Here's the situation: You've had one holly shrub in your yard, and it has never produced berries; you learn, subsequently, that holly shrubs are dioecious and need a mate, so you correctly reason that the lack of berry production must be attributed to one of two possible causes:
- You have a male holly shrub.
- You have a female holly shrub, but its flowers haven't been pollinated.
So now you have to determine what gender your holly shrub is, then go out shopping for either a male holly or a female holly, so that your holly will have a mate for reproduction. Question is, though, without having the crutch of holly berries (a sure indication of the female gender in holly shrubs) to rely on for identification, how can you tell a male holly from a female holly?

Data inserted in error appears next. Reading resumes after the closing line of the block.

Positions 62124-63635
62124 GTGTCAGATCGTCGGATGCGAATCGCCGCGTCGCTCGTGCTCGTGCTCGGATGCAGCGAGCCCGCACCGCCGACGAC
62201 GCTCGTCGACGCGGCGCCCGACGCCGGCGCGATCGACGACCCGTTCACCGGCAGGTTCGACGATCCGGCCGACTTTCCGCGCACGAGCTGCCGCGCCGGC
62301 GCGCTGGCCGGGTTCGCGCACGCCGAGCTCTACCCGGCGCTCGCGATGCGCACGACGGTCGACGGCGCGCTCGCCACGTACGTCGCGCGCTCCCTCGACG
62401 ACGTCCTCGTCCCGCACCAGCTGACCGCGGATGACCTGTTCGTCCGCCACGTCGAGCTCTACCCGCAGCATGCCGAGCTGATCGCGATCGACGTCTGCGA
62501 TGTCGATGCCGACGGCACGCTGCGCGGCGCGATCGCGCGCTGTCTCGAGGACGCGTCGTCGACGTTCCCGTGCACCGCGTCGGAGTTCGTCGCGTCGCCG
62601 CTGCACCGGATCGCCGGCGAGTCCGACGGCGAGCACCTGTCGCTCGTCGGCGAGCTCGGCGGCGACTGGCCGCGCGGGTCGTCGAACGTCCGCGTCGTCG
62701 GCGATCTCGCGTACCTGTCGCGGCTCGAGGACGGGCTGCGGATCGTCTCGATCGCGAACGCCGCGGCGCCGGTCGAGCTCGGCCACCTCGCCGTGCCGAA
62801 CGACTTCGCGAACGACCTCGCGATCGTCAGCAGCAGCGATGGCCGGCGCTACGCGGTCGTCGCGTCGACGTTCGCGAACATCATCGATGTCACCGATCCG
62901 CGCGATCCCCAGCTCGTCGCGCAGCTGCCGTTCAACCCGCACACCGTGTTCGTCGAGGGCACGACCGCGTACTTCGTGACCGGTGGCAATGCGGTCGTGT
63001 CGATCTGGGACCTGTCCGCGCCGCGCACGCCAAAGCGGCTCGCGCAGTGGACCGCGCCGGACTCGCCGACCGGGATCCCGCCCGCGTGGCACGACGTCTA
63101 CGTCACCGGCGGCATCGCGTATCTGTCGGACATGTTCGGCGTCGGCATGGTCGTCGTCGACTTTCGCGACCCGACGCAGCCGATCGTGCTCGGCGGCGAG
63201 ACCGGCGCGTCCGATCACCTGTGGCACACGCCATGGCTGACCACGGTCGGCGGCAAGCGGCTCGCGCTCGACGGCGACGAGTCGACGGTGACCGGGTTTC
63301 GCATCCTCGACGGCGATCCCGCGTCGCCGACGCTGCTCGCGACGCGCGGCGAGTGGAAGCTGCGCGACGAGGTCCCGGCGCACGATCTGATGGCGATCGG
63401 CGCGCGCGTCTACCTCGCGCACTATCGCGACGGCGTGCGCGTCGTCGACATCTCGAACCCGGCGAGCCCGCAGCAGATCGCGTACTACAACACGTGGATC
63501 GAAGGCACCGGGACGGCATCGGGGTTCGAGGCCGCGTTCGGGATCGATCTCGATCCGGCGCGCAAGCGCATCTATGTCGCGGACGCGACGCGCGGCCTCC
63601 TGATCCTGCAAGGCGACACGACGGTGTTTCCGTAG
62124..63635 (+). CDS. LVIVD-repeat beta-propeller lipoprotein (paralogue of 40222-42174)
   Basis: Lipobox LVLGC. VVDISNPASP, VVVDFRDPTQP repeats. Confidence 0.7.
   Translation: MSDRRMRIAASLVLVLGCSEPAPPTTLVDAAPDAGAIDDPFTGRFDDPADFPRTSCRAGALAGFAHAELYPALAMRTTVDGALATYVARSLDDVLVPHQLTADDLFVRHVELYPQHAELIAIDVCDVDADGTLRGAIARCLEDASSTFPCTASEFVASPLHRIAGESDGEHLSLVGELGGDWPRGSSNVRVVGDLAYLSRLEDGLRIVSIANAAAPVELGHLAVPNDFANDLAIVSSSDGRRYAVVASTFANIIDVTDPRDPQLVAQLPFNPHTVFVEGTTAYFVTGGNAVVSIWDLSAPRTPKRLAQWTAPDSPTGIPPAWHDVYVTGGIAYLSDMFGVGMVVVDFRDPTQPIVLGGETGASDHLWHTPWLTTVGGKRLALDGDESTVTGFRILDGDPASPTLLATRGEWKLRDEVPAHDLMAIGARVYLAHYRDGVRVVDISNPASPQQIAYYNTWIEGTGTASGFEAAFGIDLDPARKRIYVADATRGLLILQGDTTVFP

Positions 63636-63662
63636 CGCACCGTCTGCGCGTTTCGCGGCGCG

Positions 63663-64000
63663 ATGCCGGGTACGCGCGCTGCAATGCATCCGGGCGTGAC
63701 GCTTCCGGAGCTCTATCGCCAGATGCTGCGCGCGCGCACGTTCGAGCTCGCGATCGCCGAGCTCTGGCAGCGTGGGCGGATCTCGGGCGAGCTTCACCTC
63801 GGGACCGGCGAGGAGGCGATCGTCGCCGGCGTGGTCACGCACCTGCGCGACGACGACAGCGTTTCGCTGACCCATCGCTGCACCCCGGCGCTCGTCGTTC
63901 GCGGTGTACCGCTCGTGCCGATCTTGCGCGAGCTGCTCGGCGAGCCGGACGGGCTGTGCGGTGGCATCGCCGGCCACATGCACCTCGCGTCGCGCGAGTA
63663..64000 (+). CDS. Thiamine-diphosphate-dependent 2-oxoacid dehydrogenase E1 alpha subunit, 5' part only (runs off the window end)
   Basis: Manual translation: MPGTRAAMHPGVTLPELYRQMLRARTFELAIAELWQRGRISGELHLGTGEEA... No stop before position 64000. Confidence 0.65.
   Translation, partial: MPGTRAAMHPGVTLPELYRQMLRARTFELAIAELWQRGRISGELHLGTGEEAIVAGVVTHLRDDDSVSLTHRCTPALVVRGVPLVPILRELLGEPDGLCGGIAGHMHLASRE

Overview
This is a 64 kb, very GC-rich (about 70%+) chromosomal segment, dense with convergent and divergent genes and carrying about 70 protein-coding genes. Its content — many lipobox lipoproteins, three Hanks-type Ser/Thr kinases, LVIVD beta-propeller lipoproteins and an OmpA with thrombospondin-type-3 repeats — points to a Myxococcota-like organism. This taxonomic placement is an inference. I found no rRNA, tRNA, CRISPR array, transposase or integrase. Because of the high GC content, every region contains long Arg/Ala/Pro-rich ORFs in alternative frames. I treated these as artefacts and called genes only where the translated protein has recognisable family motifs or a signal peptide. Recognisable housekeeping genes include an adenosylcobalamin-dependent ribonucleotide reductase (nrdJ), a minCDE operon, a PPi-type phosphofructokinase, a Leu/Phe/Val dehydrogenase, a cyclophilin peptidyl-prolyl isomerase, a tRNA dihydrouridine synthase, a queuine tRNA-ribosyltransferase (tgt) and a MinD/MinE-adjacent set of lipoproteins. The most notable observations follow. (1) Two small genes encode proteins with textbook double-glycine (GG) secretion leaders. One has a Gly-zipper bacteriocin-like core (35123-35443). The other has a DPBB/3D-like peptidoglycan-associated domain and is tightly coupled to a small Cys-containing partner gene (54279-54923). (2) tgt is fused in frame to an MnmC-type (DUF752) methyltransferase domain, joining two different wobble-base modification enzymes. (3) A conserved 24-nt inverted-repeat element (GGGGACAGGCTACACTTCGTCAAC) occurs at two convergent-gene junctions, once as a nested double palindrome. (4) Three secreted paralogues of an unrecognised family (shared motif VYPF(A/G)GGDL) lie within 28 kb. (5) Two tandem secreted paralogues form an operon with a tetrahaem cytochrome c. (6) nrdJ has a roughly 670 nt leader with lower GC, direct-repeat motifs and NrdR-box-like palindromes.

The answer lies in the flowers, as male holly flowers are different from female holly flowers (of course, this limits identification to those periods when that particular type of holly comes into bloom).
Both male hollies and female hollies bear flowers that have 4 petals -- so that's no help in identifying them. However, take a closer look at the flowers, specifically, at what protrudes from their centers. Male holly flowers have 4 yellow stamens; each female holly flower has a green ovary (that's the green "bump").
For a picture of male holly flowers, please see my photo (above right). For a picture of female holly flowers, please click "More Images" under the photo, which will open up a mini-photo gallery; the second photo in the gallery shows female holly flowers.